The Government’s declaration of a zero-carbon target by 2050 will require a radical rethink of how we use energy in our homes, but how do we successfully retrofit existing properties to be more energy efficient?
Two thirds of the housing we will occupy in 2050 has already been built, which means retrofit measures will be key to the national carbon reduction strategy. With environmental awareness at an all-time high and energy bills rising, homeowners are increasingly undertaking lower-carbon alterations in their homes including high-spec wall and roof insulation, replacing old windows with airtight modern units and installing energy-efficient boilers.
While some small to medium-sized (SME) builders are embracing renewable energy technologies and sustainable building methods, it is essential to consider whole house performance in retrofit projects; balancing the different elements and understanding the effects upon one another. For example, while sealing gaps to improve airtightness against heat loss is desirable for saving energy, condensation risks must be taken into account. Poorly installed cavity or internal wall insulation can create cold spots that may lead to issues with damp – which may not emerge until months or years later.
However, appropriate training of contractors and other construction professionals is required to help increase the number of successful retrofit projects delivered across the UK.
Futureproof, a contractor training programme for builders and tradespeople, is currently underway in the West of England. Led by The Centre for Sustainable Energy (CSE) and The Green Register (TGR), it aims to connect clients with contractors who can competently undertake sustainable retrofit works. While CSE is harnessing increasing customer demand, TGR is addressing the skills gap by training SME contractors in key aspects of sustainable retrofit, using a whole house approach.
“We understand the daily demands on site for most builders and that is why we’re removing barriers to tradespeople learning new techniques. Our training is site-based, practical and solution-focused with a peer-to-peer teaching style,” said Lucy Pedler, Director of The Green Register.
“The flexible training means builders can learn skills in any of the key aspects of sustainable construction, at a time that suits their schedule - and they can immediately put this into practice on site.”
With more homeowners adopting a greener attitude in renovating their homes, smart contractors that can offer high quality, sustainable solutions will be in demand. For more information on Futureproof visit www.futureproof.uk.net
There’s a groundswell of householder demand for renovations to have lower environmental impact.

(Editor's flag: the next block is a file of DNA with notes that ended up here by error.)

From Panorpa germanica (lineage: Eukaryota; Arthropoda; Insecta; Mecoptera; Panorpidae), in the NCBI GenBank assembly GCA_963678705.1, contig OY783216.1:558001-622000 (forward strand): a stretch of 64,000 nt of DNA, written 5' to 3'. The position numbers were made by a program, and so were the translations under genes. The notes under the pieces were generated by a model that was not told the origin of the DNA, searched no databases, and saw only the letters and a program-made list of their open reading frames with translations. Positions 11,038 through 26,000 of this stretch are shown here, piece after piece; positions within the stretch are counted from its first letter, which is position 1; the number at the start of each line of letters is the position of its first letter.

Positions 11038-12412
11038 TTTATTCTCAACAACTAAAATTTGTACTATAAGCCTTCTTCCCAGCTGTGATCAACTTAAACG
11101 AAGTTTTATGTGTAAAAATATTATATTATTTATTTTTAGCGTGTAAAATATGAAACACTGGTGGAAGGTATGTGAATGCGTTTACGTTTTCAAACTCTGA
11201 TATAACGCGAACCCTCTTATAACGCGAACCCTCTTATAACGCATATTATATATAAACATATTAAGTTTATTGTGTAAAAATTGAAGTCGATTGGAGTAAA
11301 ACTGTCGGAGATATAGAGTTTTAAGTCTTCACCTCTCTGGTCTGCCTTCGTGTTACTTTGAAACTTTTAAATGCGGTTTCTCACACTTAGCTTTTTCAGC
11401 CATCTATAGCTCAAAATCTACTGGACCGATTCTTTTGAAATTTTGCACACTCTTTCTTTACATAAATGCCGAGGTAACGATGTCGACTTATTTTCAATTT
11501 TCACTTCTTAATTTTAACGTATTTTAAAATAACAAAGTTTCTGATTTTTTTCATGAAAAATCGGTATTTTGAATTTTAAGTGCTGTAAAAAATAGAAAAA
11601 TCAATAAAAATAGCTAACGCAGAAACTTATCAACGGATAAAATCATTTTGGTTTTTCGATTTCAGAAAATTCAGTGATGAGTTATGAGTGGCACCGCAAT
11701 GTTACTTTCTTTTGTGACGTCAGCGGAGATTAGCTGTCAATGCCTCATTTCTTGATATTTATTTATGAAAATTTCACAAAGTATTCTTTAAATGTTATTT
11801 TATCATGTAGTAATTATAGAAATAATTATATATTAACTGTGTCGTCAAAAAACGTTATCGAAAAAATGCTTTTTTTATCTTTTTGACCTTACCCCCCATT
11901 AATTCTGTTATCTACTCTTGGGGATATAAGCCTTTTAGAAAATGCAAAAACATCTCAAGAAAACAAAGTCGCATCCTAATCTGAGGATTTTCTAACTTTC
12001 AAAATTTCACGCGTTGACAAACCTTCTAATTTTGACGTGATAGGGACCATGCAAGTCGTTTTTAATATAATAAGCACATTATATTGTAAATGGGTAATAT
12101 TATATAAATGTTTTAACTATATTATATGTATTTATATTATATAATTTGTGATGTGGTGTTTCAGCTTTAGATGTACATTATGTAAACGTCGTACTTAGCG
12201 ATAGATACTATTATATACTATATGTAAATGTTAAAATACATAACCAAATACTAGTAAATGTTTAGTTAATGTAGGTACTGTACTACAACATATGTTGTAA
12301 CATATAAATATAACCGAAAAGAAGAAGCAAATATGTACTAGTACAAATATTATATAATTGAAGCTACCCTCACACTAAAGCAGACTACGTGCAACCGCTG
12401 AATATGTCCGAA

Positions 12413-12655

Futureproof training is free and delivered builder-to-builder, directly on site.
5 top tips for energy-smart domestic retrofit
- Prioritise the fabric of the building: The roof, walls and floors are areas where the biggest benefits can be gained.
- Optimise the client’s budget by advocating the most efficient measures: For limited budgets, avoid “statement” items such as sedum roofs, wind turbines and rainwater harvesting – there are better ways to deliver energy-saving value.
- Get the basics right: Measures such as insulation and draught-proofing deliver energy-efficiency and cost-saving benefits to the client. For instance, insulating a loft with 270mm minimum depth insulation is relatively simple but highly effective in preventing heat loss.
- Get good independent advice before deciding how to proceed:The Centre for Sustainable Energy has an advice line (0800 038 5007) for homeowners seeking energy-smart solutions in their homes, along with a network of contractors trained in sustainable refurbishment by The Green Register.
- Remember that insulation, ventilation and moisture are all linked: Be aware of the possible knock-on effects that one installation might have on another part of the building fabric. For example, when fitting internal wall insulation, consider possible implications for moisture problems and vice versa.
By Malcolm McMahon of Greenheart Sustainable Construction.
Futureproof training for builders
Free Futureproof Toolbox Talks training will be available to builders in the West of England from January 2020. The topics and methods that feature in the Futureproof training initiative for builders include:
- Airtightness: Techniques to avoid draughts, heat loss and high fuel bills.
- Moisture control and best practice detailing: Practical methods to avoid the effects of damaging moisture in the building fabric; breathable materials; best practice detailing.
- Ventilation: Methods and technology for effective ventilation systems; indoor air quality.
- Best practice installations for rooflights and window replacement: Robust detailing to avoid water and air leaks; product specification for replacement rooflights and windows in heritage buildings.
- Plumbing and water: Water-saving devices; rainwater harvesting and sustainable options for cold water, hot water and heating systems.
- Heating: Sustainable heating systems including boiler controls, underfloor heating, heat pumps and renewable energy technologies.
- Construction materials: Low-carbon alternatives for building materials, finishes and lighting for better long-term performance and healthier homes.
- Best practice insulation & solid wall insulation: Solid wall insulation techniques, including Internal and External Wall Insulation products and installation methods; detailing and junctions to conserve energy.
Visit www.futureproof.uk.net for more information.
NOTE: This is a guest article by The Green Register.